Europol Leads Crackdown on Air Ticket Fraud

Europol is celebrating after an international operation led to the detention of 130 suspected air ticket fraudsters.

Organized through three operation centers – Europol in The Hague, Interpol in Singapore, and Ameripol in Bogota – the crackdown took place in 140 airports across 49 countries worldwide.

The operation required co-ordination between airlines, issuing banks, payment card schemes, the International Air Transport Association (IATA) and law enforcement.

Police stationed in the affected airports on 16 and 17 June were fed information by payment providers, card companies and IATA concerning suspicious looking transactions. Officers then intercepted the relevant passengers before they could board their plane, according to Europol.

A total of 222 suspicious transactions were flagged for investigation, with 130 people detained – 101 in Europe, 11 in APAC, 10 in Latin America, two in the US and six in Canada.

It was discovered that many of those detained have been involved in even more serious crimes including human trafficking, illegal immigration, drug smuggling, cybercrime and terrorism.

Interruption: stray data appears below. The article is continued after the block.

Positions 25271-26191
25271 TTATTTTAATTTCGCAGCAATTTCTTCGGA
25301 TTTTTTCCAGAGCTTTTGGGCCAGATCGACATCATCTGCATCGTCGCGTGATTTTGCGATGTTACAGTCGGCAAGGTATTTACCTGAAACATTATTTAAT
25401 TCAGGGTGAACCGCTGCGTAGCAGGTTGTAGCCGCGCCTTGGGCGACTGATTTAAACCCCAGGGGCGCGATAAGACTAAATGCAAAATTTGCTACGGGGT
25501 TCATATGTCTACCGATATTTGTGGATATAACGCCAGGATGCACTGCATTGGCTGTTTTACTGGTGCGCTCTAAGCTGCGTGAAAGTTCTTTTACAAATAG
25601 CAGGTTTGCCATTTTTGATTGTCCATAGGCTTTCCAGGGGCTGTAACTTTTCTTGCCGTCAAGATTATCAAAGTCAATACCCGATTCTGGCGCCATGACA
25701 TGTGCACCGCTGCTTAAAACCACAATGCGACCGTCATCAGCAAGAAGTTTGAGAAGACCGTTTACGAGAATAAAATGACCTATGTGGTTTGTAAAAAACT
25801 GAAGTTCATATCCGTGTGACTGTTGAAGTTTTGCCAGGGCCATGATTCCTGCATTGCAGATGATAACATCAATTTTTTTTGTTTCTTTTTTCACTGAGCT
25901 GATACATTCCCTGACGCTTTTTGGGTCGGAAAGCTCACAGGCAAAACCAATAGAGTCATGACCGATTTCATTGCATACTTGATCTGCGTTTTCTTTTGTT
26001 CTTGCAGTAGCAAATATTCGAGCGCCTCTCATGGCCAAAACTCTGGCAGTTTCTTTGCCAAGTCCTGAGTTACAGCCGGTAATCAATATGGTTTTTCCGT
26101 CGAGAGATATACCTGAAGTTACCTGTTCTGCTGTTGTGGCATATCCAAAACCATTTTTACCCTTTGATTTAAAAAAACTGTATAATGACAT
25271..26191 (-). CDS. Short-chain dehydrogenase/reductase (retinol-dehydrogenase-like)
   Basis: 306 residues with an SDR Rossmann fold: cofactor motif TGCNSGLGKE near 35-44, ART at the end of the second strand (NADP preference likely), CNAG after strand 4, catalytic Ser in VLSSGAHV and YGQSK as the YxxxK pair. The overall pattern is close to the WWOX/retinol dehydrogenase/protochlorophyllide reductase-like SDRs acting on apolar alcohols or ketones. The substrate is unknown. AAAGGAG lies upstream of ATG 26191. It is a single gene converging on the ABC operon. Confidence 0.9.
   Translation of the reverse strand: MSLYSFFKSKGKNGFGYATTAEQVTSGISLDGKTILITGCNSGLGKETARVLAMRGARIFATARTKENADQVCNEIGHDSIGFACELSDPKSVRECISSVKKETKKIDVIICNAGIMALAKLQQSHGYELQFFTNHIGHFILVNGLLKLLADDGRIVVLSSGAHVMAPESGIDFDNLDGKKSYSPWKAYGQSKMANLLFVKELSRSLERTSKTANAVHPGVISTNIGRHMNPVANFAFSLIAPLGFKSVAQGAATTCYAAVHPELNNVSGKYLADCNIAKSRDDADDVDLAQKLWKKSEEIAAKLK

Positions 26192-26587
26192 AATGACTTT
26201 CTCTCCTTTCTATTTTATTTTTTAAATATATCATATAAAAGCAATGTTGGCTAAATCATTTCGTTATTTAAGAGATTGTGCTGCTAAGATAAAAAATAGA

The airline industry faces losses in excess of €1bn from ticketing fraud, with criminals often using card details stolen via large scale data breaches, Europol said.

“Once again the operation was successful and proved worthwhile,” claimed Meta Backman, from the European Airlines Fraud Prevention Group.

“As a result of these actions, airlines can already see improved cooperation with card issuing banks, card schemes and law enforcement in their daily fight against credit card fraud. Without the determination and effort of Europol’s European Cybercrime Centre (EC3) this could not have happened.”

Security consultant, Brian Honan, a special adviser on internet security to EC3, argued that the operation shows how effective cross border and industry co-operation can be.

“Of particular note is how police forces around the world were involved with Europol acting as the hub to coordinate the various actions,” he told Infosecurity.

“This operation is the most recent of its kind to target airline ticket fraudsters and it’s interesting to note that lessons learnt from previous operations have been applied to make this operation effective. This is an encouraging development and as more operations of this type are carried out we will see more effective operations against cyber-criminals.”

What’s Hot on Infosecurity Magazine?